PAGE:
Back in my misguided, youthful high school band years (~35 BC - Before Cello), on a different instrument, I'd see many parts that had dynamics markings that didn't make sense. -- Forte for unimportant parts that might cover a single soloist; Piano for important parts that needed to be heard over all the others; Crescendos or decrescendos for notes that didn't exist, etc.  Whatever the director indicated, of course, took precedence over markings on the page, and we didn't think too much about it.

But I'd like to browse the scores when they were out and the conductor wasn't looking, and one of the things I learned was often, maybe usually, everybody up and down the page had the exact same dynamic markings, regardless of what was happening in the part, and its relationship to the other parts.  The editors seemed just too lazy to think about it much.  I realized the dynamic markings were usually to be read as instructions to the band as a whole, rather than as directions for the individual musician.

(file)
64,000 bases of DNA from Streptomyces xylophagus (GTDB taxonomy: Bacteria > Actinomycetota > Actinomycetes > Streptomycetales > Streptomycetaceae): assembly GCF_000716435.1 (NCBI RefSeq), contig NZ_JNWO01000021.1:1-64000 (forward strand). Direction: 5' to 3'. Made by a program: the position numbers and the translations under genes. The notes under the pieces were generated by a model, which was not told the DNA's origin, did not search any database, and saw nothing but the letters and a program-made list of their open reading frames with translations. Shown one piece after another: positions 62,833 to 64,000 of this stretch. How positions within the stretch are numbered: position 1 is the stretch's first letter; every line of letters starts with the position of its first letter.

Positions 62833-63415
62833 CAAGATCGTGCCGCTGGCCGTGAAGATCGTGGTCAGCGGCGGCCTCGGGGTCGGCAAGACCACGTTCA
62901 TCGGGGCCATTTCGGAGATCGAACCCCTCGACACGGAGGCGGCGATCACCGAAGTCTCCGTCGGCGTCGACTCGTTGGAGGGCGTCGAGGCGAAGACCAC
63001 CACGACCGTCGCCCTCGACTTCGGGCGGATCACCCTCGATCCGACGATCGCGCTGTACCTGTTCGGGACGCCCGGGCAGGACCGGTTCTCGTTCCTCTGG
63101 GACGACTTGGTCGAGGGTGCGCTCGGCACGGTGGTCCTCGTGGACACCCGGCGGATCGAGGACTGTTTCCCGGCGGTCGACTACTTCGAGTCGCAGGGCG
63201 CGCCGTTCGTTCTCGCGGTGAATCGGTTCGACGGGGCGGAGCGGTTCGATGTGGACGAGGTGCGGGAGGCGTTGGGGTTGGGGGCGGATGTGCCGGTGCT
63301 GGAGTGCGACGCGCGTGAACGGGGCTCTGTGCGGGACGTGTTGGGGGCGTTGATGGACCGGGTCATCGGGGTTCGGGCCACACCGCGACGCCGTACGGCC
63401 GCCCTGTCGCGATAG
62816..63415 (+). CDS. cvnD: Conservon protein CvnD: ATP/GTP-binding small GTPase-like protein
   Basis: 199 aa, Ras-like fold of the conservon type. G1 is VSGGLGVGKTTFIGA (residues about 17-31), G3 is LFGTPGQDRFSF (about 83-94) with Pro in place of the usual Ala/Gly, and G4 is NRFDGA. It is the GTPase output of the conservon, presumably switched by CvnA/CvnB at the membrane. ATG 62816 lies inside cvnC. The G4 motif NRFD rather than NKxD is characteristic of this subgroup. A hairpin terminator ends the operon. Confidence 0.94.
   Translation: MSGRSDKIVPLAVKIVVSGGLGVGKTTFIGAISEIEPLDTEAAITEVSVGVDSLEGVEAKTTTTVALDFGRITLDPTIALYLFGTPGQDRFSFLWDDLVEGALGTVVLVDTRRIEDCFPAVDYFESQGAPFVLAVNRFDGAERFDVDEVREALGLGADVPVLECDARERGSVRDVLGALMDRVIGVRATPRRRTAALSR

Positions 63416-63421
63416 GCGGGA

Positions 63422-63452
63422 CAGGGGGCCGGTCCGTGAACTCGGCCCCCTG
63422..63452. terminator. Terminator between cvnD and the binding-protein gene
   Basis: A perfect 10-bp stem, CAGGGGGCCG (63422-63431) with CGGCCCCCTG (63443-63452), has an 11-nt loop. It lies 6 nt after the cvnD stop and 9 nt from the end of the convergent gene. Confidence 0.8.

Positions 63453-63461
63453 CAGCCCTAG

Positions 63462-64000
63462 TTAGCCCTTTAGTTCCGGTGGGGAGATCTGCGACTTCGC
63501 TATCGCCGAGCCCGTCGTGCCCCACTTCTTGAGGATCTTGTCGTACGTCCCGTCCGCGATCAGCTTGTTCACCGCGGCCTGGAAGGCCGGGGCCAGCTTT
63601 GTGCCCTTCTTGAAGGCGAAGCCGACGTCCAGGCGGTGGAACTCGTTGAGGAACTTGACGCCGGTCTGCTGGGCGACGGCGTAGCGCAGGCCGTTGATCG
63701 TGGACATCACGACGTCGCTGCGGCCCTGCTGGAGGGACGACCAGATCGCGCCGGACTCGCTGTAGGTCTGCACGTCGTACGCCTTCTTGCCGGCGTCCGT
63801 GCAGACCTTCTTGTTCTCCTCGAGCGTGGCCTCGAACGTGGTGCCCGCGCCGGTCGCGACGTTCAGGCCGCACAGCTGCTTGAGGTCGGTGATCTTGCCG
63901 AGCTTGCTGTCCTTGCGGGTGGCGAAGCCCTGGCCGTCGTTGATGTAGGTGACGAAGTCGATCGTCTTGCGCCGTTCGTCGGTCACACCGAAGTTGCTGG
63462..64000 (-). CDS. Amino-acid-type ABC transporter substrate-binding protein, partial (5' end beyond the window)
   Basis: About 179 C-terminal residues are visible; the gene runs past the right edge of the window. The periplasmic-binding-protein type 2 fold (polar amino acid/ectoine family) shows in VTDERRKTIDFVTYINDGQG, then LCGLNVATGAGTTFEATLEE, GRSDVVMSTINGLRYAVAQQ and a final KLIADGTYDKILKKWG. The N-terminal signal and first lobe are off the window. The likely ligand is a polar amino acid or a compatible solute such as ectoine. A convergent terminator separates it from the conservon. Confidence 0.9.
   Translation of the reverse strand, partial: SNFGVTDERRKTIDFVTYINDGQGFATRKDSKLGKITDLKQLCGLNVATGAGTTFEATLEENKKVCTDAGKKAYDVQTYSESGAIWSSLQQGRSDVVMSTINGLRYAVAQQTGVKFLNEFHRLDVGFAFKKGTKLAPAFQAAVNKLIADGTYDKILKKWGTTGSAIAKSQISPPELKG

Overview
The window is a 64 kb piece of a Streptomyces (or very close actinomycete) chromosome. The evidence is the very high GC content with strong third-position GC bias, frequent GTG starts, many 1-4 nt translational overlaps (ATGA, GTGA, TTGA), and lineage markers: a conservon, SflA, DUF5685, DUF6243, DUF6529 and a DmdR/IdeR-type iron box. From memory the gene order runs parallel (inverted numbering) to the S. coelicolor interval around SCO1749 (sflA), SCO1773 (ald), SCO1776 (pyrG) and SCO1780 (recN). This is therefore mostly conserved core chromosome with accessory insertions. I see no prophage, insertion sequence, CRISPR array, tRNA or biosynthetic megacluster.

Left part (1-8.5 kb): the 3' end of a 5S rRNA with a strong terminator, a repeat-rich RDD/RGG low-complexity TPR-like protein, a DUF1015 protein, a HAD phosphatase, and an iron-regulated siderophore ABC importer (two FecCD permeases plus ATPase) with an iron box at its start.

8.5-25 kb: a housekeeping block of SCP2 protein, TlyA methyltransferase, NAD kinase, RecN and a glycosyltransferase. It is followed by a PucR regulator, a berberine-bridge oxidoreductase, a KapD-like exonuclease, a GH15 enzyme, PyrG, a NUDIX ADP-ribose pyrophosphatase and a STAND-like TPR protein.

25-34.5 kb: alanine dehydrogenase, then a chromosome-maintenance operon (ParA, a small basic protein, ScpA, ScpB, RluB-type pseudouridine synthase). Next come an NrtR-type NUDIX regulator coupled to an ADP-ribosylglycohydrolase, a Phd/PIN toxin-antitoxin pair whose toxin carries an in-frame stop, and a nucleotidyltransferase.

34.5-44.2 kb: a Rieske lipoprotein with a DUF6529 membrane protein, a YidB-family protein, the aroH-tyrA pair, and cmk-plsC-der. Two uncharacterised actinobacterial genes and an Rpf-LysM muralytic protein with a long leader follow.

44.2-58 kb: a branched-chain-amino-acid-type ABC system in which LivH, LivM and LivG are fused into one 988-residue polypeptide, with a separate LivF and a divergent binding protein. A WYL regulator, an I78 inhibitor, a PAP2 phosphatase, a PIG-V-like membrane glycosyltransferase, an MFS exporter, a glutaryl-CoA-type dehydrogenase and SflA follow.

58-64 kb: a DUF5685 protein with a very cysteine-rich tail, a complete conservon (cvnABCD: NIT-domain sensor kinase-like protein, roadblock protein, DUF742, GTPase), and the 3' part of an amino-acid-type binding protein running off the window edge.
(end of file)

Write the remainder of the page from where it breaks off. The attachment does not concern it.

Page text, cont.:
In this case, at least the editor provided parentheses to inform the player that the marking exists for others, although not meant for this particular part.

Instrumental playing is based on multiple sensations.  One may hint at them, and induce them on occasion, but ultimately each individual must arrive at these sensations on his own.
Janos Starker

Last Edited By: chiddler Mar 15 17 7:35 AM. Edited 1 time.